Training through grief

Advice/counsel needed.

I am struggling (mentally/emotionally/physically) to train for the 2024 CX race season. I think I’m struggling because of grief. It’s hard for me to share the details because of how painful it is but a month ago my wife and I lost our 10 yr old son.

In years past, training has been the way I processed my emotions. But now, I can’t hardly get my leg over the bike… when I do I can only bring myself to do endurance or sweet spot. I just don’t seem to have it in me. Sadly, the bike doesn’t seem to be helping me process my loss.

Does anyone have advice for training through grief and loss?

I’d like to race this fall because the CX community is absolutely the best and I dont won’t to miss out on connecting with them.

Thanks in advance for your counsel and kind words.


I’m sorry man, I can only imagine. I’ve got an 8 year old and I dont really want to contemplate this too deeply…

Training and CX I can comment on. Training…dude don’t sweat the future…do whatever the hell you think is going to cheer you up. If you think 2 hrs of thrashing yourself at threshold will do it…do that. A three block noodle to the ice cream stand to stuff your face sounds good…do that.

CX season - get into as good a shape as you’re willing/wanting to do. Heck apply for a downgrade if you want and just give a 1 sentence explanation why if you’re going into race season with a 150 watt ftp. Who cares…just show up, party at the back of the race, drink a couple beers. Forget about things for a day.


This is insanely hard to read. I am sorry.

Without being able to understand I say threshold for as many hours as you can possibly handle. Not for CX season, instead for the clarity and tears it often induces when I need any little glimmer of hope.

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I am so sorry; I cannot imagine your grief.

This will sound obvious to the point of absurdity, but this is likely not the time to get performance gains on the bike. It is a time to remind yourself, as often as necessary, that you’re not done; that you’re still capable; that you will still build a little bit each day. The bike may be helpful in that process, and workouts can be a way to focus on the moment, and your efforts. Finding outlets that are supportive of your health, as opposed to the many that do the opposite, is undoubtedly beneficial. But give yourself the flexibility to find what works for you, for now, as you work through these uncharted waters.


I am so sorry for your loss…no words can help, I’m sure, but you have my deepest sympathies.

I would not worry about training or racing. You need to work your way through your grief and be available to support your wife. Ride if and when you feel like it…but if you are struggling to get on the bike, you need to listen to what your body and emotions are telling you.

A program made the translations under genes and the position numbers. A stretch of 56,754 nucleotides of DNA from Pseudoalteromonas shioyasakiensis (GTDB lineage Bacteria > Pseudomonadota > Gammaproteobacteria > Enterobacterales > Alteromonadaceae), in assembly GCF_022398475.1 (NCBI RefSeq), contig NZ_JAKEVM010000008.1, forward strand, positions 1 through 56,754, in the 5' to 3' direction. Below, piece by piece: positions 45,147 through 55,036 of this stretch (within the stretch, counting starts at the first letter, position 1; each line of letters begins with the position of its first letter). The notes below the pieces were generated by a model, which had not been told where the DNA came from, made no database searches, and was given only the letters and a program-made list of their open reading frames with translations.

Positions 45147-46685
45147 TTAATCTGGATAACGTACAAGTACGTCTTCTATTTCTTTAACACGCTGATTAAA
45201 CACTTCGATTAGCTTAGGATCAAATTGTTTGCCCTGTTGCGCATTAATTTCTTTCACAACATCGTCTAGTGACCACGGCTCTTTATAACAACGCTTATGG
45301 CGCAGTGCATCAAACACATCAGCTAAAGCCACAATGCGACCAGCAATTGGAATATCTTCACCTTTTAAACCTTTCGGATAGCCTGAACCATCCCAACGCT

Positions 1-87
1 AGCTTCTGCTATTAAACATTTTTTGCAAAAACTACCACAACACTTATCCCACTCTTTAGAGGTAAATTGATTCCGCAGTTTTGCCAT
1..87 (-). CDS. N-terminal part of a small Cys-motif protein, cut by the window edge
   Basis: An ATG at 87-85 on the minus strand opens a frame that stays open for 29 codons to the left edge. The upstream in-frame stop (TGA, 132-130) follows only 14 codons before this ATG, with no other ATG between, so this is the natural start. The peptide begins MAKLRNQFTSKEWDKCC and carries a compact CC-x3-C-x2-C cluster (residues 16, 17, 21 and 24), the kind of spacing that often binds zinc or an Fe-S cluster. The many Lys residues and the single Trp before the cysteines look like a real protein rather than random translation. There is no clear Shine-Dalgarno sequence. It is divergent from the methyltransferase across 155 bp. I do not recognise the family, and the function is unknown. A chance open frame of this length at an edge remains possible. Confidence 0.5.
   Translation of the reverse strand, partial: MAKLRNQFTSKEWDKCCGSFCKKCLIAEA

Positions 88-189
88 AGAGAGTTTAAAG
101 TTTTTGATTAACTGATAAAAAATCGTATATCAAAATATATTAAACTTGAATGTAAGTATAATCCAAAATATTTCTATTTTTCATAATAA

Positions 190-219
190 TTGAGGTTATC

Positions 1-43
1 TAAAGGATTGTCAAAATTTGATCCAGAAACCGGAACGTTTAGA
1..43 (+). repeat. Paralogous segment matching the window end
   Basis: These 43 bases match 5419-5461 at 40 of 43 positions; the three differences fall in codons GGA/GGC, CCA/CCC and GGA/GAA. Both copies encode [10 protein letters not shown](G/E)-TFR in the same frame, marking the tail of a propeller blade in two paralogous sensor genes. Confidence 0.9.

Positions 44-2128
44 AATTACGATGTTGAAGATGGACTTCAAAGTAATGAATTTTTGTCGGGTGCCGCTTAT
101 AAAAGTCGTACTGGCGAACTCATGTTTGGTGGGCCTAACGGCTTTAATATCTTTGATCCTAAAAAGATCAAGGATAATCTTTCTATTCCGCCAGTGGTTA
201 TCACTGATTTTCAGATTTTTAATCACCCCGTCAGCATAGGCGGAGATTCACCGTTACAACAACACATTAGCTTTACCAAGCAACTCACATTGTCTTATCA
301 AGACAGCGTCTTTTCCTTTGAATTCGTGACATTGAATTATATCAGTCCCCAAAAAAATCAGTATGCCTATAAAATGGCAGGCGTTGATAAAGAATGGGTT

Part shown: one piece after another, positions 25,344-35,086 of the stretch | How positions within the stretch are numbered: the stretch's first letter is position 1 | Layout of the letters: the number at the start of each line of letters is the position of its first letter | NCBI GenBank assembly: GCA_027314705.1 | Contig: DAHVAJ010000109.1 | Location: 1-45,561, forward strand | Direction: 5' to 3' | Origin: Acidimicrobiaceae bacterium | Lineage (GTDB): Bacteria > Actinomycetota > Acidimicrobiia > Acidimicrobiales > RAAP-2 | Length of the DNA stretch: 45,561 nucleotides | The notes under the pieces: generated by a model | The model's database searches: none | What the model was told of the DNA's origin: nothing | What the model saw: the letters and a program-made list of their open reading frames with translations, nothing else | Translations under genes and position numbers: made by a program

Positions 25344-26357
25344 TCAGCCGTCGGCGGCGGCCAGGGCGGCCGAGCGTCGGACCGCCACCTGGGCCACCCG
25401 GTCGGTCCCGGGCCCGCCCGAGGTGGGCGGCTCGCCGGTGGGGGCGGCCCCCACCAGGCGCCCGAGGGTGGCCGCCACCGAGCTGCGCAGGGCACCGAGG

the bike will always be there…now is the time for you to be there for your family (and vice versa).

Peace to you and your wife.


I can’t even imagine, so sorry for you loss.

If you want to race cross so you can hang out with the community at the event then just do it. I think just being a part of it is more important than being perfectly prepared for it. I fortunately haven’t had to deal with training and grief but I do know that even just riding unstructured helps with stress and clearing my head. I don’t know, just take it easy on yourself, you’re dealing with enough.

I dont even know what to say to this.

As a parent, I have no idea what I would do in you place. This is a dark place. I dont think I have the mental strength to deal with something like this.

I have no advice, only pains me to read you and your family are going through this.

So sorry…

Really sorry about your loss. I can’t even imagine getting on the bike through that type of pain.

Honestly, I would try to ride with others, get out there with the community, try to make it more about being around good people than training.

Don’t force it, just do what makes you feel the best for the moment - bike or not.

Hope you both get through this, there is always a light in the end of the tunnel, even if it doesn’t feel like it at the moment!

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So sorry for your tragic loss.

When I went through a loss a couple of years ago, I felt like it helped to keep moving but I didn’t have it in me to push myself hard. I was already dealing with a lot of grief. I actually stopped training for a time and just went on walks. I directed a lot of time in group counseling and other things to help me absorb what happened.

Everyone is different and people have different ways to evolve around the grief. Just be gentle with yourself and give yourself time to allow your body time and space to process. There is no failure in that.

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Like others have said, I can’t imagine the pain you must be facing, While pain like that never goes away, it dulls, but after only a month it is really soon. The fact that you look forward to the CX season and racing with others is a good thing. If you feel like you must train, focus on what you are looking forward to and not so much on how hard you are going, etc. And if you can’t really train much between now and then, it is totally fine. You can race your way into fitness. Just do whatever feels right in the moment and don’t stress about what you should be doing.